This Kaiser Family Foundation briefing explores global child survival efforts, including where progress is being made, financial challenges and constraints, and opportunities for further engagement by the U.S. and others.
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On June 26, the Kaiser Family Foundation held a briefing examining the role and policies of the U.S. government and faith-based organizations in helping children orphaned or made vulnerable by the AIDS epidemic. The event featured John Donnelly, global health journalist with GlobalPost and author of the forthcoming book, A Twist…
This timeline presents enrollment and major policy developments in health insurance coverage for children in public programs during the last 40+ years.
This fact sheet provides a snapshot of global polio eradication efforts and examines the U.S. government’s role in addressing polio worldwide, including current programs, funding, and key issues.
As one of the cornerstones of global health, widespread immunization through vaccines is critical to reducing child mortality and eradicating polio, two goals endorsed by the international community and particularly emphasized by the U.S. government. This live, interactive webcast explores the importance of vaccines in global child survival efforts, including the role of the U.S. government, the GAVI Alliance, and NGOs. Panelists discuss the current state of childhood immunization, global investments in vaccines, and the opportunities and challenges faced by key stakeholders. This webcast is part of “U.S. Global Health Policy: In Focus”, a Kaiser Family Foundation studio webcast series devoted to discussing current and critical issues facing the U.S.
The report examines state Medicaid program policies regarding coverage of pregnancy-related services. It details state-level Medicaid eligibility and enrollment policies for pregnant women, as well as scope of coverage for prenatal and screening services, delivery and post-partum care, educational classes and support services.
The 2012 Survey of Americans on the U.S. Role in Global Health is the fourth in a series that aims to examine the American public’s views, knowledge and opinions of U.S. efforts to improve health for people in developing countries.
What is Medicaid’s Impact on Access to Care, Health Outcomes, and Quality of Care? Setting the Record Straight on the Evidence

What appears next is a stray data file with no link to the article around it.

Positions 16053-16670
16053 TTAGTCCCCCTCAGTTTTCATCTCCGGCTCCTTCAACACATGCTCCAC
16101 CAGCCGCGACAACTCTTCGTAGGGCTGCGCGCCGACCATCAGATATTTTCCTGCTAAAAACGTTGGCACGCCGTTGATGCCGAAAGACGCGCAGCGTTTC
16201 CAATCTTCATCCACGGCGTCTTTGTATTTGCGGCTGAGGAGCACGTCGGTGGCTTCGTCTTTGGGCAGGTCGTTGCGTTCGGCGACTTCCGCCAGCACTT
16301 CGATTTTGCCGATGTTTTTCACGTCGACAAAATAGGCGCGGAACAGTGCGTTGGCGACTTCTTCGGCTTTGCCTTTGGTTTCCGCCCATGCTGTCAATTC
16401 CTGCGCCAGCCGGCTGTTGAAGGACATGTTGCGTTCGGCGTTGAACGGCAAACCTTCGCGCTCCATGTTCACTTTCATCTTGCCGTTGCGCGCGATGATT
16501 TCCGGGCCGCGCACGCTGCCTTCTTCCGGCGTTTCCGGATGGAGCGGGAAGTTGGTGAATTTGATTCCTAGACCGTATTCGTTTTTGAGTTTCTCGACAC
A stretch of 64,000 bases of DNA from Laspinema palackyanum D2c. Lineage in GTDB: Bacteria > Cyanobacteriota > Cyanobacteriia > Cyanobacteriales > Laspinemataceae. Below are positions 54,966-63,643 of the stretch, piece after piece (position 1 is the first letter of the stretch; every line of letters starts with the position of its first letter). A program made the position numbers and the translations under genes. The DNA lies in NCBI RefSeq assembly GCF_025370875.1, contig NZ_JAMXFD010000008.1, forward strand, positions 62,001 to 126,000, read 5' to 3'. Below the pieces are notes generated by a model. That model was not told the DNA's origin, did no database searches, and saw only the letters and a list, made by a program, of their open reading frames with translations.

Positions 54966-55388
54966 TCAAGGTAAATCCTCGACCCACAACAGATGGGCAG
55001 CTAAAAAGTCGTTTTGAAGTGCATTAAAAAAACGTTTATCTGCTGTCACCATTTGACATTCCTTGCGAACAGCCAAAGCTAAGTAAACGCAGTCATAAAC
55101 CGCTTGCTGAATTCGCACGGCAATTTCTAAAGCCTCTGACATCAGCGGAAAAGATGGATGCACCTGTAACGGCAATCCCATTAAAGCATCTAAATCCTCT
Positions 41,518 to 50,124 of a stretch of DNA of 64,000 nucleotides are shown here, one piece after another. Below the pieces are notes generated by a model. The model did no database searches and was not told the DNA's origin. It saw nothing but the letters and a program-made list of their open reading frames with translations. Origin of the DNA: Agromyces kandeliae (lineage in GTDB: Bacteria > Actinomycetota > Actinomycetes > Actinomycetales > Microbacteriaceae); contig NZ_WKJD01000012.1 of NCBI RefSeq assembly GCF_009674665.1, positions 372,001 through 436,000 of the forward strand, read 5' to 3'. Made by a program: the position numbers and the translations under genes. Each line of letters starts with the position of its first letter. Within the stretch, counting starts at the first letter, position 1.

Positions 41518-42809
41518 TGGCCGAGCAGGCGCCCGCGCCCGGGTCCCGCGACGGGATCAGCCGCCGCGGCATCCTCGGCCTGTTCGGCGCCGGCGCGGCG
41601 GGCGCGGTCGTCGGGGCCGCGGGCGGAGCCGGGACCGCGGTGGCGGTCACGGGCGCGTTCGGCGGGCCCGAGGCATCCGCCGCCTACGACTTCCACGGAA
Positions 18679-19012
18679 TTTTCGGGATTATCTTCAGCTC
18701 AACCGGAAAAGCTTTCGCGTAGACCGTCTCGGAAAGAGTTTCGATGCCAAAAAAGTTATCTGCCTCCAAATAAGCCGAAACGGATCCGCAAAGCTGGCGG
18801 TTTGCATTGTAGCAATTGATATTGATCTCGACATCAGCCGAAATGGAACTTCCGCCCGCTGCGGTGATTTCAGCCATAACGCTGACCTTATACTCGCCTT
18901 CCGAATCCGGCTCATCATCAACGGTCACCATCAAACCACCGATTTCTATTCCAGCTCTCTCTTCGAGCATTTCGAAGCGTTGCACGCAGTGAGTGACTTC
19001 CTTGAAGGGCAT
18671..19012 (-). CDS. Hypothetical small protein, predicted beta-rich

Medicaid now covers more than 1 in every 5 Americans, and millions of uninsured individuals will become newly eligible for Medicaid under the ACA. Considering Medicaid’s large and growing coverage role, an evidence-based assessment of the program’s impact on access to care, health outcomes, and quality of care is of major interest. This brief takes a look at what the research literature shows regarding the difference Medicaid makes.
The Affordable Care Act (ACA) requires that Medicaid cover children with incomes up to 133 percent of the federal poverty level (FPL) ($31,322 for a family of four in 2013) as of January 2014. Today, there are “stairstep” eligibility rules for children. States must cover children under the age of six in families with income of at least 133 percent of the FPL in Medicaid while older children and teens with incomes above 100 percent of the FPL may be covered in separate state Children’s Health Insurance Programs (CHIP) or Medicaid at state option. While many states already cover children in Medicaid with income up to 133 percent FPL, due to the change in law, 21 states needed to transition some children from CHIP to Medicaid. This brief examines how the transition of children from CHIP to Medicaid will affect children and families as well as states. The brief also looks to New York and Colorado for lessons learned from the early transition of coverage.
This issue brief updates monthly enrollment data for the Children’s Health Insurance Program (CHIP) across all 50 states and DC to include June 2012 data.